An adobe dome house in the Barakaevskaya village. Photo from the album the hostess of the house Alexandra Kabanova

In the post-Soviet space, both the countries’ local nationalities that have become independent (Latvians, Belarusians, Kazakhs) and the Russian-speaking citizens living in the country are moving from cities to the land. I visited “back to the landers” in Latvia and Belarus (see the report’s second part).

Ecovillages (экопоселения)

In Russia, each founder or group of founders put in this concept their own set of values ​​and rules. More or less general characteristics are about ‘attempts to respect nature’. On the Russian Ecovillages and Eco-Initiatives Union website there are 8 participants, the self-identification of which contains the word ‘ecovillage’. In Russian Federation, there is at least one more lived-in collective farm field, the founders, who called their initiative ecovillage — “Tsitsa”. I don’t know of any general text (manifesto, feature-list or something like that) where it would be written what can be in the ecovillage in Russia and what cannot be in it. Geographically, ecological villages are created both based on existing traditional villages, and as ‘grassroots’ on former agricultural lands.

Kin’s domains settlements (Поселения родовых поместий — ПРП)

The ideological basis of the kin’s domain villages (ПРП) is a book series (10 volumes) by an author and entrepreneur Vladimir Megre. Its ‘back to the land’ ideas are given in the literary epic form. It’s about:

  • family values,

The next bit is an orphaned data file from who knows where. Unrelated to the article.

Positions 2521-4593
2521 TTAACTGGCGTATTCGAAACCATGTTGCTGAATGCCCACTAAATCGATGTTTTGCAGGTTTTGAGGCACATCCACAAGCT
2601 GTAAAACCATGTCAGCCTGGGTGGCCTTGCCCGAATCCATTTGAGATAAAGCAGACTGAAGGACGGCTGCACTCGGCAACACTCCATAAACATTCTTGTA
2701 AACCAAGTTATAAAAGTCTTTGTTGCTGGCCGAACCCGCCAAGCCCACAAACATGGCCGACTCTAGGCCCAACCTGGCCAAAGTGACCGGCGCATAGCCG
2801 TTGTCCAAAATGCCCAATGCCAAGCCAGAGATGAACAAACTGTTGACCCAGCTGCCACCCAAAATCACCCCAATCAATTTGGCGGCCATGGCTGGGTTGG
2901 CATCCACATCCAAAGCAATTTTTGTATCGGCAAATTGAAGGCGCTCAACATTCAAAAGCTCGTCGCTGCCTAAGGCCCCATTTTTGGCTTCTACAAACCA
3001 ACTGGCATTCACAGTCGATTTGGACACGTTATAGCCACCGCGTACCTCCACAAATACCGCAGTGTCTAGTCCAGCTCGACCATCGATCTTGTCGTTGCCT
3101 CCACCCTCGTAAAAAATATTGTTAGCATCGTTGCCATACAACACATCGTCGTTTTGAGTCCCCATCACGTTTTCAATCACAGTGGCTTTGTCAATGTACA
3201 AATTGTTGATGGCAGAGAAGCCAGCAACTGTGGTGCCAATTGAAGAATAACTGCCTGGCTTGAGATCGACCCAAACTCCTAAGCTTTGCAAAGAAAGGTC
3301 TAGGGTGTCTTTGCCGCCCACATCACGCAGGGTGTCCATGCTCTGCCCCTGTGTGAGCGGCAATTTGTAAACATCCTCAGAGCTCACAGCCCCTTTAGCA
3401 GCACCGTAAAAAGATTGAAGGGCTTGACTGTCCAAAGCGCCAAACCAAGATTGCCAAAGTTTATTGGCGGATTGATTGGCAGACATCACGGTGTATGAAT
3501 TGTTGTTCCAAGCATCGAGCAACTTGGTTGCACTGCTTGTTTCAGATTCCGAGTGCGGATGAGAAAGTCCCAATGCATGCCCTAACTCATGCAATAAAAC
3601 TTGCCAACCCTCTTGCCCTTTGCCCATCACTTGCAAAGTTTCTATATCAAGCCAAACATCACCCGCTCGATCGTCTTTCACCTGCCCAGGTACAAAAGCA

• restoration of the kin (family continuum in the past, the present, and the future);

and the way of living, e.g.:

  • hectare format (each family creates its ‘space of love’ on a land of 1 hectare or a bit more),
  • vegetarianism,
  • growing own food on the own hectare,
  • green hedge.
The “The Ringing Cedars of Russia” asian edition bookcover.

Geographically, these are redeemed collective farm fields or extinct villages. Land may not be owned by specific people, but by a non-profit partnership (NP), the share of which belongs to a person or a family. The NP has a charter that regulates the new members’ admission to the community, the exclusion of the rules malicious violators, decisionmaking formats and other important to the community questions. According to Russian religious scholars, the Anastasievites (‘анастасиевцы’) — Ringing Cedars’ Anastasianism movement (as its often called), as they call people who have accepted ideas from books, cannot be called a sect. According to scientific terminology, this is a new religious movement — see the link to the Yulia Andreeva dissertation at the end of this text. ПРПs are successfully established not only in Russia, they are also in Ukraine, Belarus and other countries around the world. The list of foreign ПРПs on now counts 131 villages (I visited one of the oldest Belarusian ПРПs is ‘Zvon-gora’ in the Vitebsk region). Belarus ПРПs are listed at a web-site created by a back-to-the-lander in a half-abandoned village.